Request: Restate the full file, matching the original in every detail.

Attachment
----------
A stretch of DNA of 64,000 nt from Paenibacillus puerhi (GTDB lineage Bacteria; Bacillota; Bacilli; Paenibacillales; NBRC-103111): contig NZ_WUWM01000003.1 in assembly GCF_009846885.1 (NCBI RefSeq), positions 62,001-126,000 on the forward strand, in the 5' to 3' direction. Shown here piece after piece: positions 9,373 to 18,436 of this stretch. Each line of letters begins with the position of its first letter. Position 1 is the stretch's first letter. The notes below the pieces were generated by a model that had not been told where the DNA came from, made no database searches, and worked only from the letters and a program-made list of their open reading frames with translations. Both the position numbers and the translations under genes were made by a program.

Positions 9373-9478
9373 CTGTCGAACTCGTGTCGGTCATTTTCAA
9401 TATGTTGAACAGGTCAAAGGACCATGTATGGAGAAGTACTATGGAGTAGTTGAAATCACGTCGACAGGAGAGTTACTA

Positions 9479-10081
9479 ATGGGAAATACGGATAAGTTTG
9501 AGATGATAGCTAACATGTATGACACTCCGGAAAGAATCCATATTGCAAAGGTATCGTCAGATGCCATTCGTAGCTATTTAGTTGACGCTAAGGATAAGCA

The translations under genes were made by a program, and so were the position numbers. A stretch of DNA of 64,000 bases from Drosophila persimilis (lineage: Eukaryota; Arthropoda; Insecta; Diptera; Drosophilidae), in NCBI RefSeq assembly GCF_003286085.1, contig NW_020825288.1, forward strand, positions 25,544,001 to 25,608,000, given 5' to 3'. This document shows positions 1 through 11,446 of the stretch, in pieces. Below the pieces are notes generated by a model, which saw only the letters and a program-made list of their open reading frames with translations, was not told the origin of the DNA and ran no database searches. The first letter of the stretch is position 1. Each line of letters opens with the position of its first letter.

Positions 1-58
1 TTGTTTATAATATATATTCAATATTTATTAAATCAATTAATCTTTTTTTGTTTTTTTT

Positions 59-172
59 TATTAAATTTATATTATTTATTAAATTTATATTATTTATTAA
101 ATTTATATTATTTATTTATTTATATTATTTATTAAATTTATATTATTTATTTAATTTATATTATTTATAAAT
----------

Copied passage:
A stretch of DNA of 64,000 nt from Paenibacillus puerhi (GTDB lineage Bacteria; Bacillota; Bacilli; Paenibacillales; NBRC-103111): contig NZ_WUWM01000003.1 in assembly GCF_009846885.1 (NCBI RefSeq), positions 62,001-126,000 on the forward strand, in the 5' to 3' direction. Shown here piece after piece: positions 9,373 to 18,436 of this stretch. Each line of letters begins with the position of its first letter. Position 1 is the stretch's first letter. The notes below the pieces were generated by a model that had not been told where the DNA came from, made no database searches, and worked only from the letters and a program-made list of their open reading frames with translations. Both the position numbers and the translations under genes were made by a program.

Positions 9373-9478
9373 CTGTCGAACTCGTGTCGGTCATTTTCAA
9401 TATGTTGAACAGGTCAAAGGACCATGTATGGAGAAGTACTATGGAGTAGTTGAAATCACGTCGACAGGAGAGTTACTA

Positions 9479-10081
9479 ATGGGAAATACGGATAAGTTTG
9501 AGATGATAGCTAACATGTATGACACTCCGGAAAGAATCCATATTGCAAAGGTATCGTCAGATGCCATTCGTAGCTATTTAGTTGACGCTAAGGATAAGCA

The translations under genes were made by a program, and so were the position numbers. A stretch of DNA of 64,000 bases from Drosophila persimilis (lineage: Eukaryota; Arthropoda; Insecta; Diptera; Drosophilidae), in NCBI RefSeq assembly GCF_003286085.1, contig NW_020825288.1, forward strand, positions 25,544,001 to 25,608,000, given 5' to 3'. This document shows positions 1 through 11,446 of the stretch, in pieces. Below the pieces are notes generated by a model, which saw only the letters and a program-made list of their open reading frames with translations, was not told the origin of the DNA and ran no database searches. The first letter of the stretch is position 1. Each line of letters opens with the position of its first letter.

Positions 1-58
1 TTGTTTATAATATATATTCAATATTTATTAAATCAATTAATCTTTTTTTGTTTTTTTT

Positions 59-172
59 TATTAAATTTATATTATTTATTAAATTTATATTATTTATTAA
101 ATTTATATTATTTATTTATTTATATTATTTATTAAATTTATATTATTTATTTAATTTATATTATTTATAAAT